I like to cover a lot of guns that aren’t seen in grocery-store magazines, and for a couple of reasons. First, common guns bore me. If I can go to three gun shops and see the same firearm at the same price, or covered in more than one magazine it simply doesn’t excite me. I’ve handled a lot of handguns over the years and have several dozen at home. Each new firearm has to try harder than the last to interest me.
A gun also needs to provide more for less money than its predecessor. Firearms like the Taurus 709 Slim have proven it doesn’t take much to offer a lot of features for relatively little money and still accomplish the same as guns costing more. Don’t get me wrong, the 709 Slim is far from a favorite of mine, but does offer a lot of features and function for about half the cost of others.
I took that as a compliment and actually you something different. I’m willing to bet there are plenty of drivers who have never heard of a Königsegg, but if given the chance they’d drive one. The handgun equivalent might be the Grand Power Xcalibur we reviewed. Neither the cheapest nor the most conventional handgun, but an incredible machine of undeniable performance. Hand-fitted and purpose-built.
Another that surprised me pleasantly was the MC14 imported by Zenith. At under $400 some would skip over it assuming it’s cheap. Seeing it on display or shooting it you’d think it costs a lot more.
Each of the THREE included magazines hold 14 rounds of Browning’s mini-banger, the .380 ACP. A few years back when guns started getting small again the .380 was all the rage because it was compact and could be used in blow-back designs.
Defensive ammunition makers got on board and as early as 2012 the NRA proved that Browning’s 78%-scale miniaturization of his venerable .45 ACP was….wait for it….78% as effective! Sure that’s not 100%, but for the weight and space savings it’s impressive. Those who believe the .45 ACP is more than enough can’t deny that makes the .380 ACP definitely adequate. For others it’s not entirely about the power.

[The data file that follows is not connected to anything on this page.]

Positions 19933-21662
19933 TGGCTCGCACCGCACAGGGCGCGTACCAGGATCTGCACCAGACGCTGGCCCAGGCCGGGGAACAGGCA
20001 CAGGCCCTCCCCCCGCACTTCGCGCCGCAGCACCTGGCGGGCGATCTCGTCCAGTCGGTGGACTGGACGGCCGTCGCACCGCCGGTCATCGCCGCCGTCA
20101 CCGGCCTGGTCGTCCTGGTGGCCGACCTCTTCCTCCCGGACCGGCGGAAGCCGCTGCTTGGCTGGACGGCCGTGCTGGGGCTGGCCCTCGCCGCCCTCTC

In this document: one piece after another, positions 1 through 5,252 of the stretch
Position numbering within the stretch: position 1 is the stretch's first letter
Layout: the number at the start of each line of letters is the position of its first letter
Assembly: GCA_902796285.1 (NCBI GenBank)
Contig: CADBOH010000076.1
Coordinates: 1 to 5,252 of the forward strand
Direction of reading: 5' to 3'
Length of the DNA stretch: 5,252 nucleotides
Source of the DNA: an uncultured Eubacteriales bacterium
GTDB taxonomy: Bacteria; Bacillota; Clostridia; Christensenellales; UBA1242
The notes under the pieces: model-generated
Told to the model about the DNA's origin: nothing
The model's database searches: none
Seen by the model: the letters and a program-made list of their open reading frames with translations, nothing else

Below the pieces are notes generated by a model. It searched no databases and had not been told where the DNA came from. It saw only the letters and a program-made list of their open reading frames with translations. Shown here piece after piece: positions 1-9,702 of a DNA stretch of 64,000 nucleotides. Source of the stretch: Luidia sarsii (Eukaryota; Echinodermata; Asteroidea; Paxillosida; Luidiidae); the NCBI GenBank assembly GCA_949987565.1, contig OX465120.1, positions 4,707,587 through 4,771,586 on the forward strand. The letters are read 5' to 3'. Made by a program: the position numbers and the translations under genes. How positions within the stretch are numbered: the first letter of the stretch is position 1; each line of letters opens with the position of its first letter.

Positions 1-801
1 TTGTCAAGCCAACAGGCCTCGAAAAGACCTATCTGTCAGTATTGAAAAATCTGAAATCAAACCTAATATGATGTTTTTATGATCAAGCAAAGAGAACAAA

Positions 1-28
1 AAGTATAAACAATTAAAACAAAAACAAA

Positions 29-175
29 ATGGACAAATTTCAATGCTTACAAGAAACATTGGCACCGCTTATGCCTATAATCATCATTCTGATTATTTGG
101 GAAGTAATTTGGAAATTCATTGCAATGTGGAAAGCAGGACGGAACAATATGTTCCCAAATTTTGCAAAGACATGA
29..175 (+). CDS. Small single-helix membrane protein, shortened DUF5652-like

Ironically those least comfortable with firearms are probably those most likely to need one. Elderly or smaller hands and weaker arms, or those intimidated by recoil have a use for .380. These characteristics also add up to the personification of easy prey for the wicked, and thereby also more in need of a defensive tool to level the playing field.
I once heard a quote along the lines of “God created man, Samuel Colt made them equal,” and believe it applies quite well, or in this case John Browning. The best caliber is the one you carry and the worst is the one you leave at home. The Girsan MC-14 offers a very pleasant-to-shoot and well-made firearm with a lot of features at an affordable price and in a rather-complete package. What’s not to like about that?
So just because it’s not in a magazine, or isn’t all the rage at the gun shop doesn’t mean it’s not the right gun for you. That’s why we seek out firearms like the Xcalibur and MC-14, because there are incredible values out there quietly awaiting recognition. And if it’s recognition you’re looking for trying taking one of these to the range and just wait for the barrage of questions and faces as other realize that you found a better firearm for less money than they did.
If you enjoyed this article, please consider supporting our Veteran Editorial by becoming a SOFREP subscriber. Click here to get 3 months of full ad-free access for only $1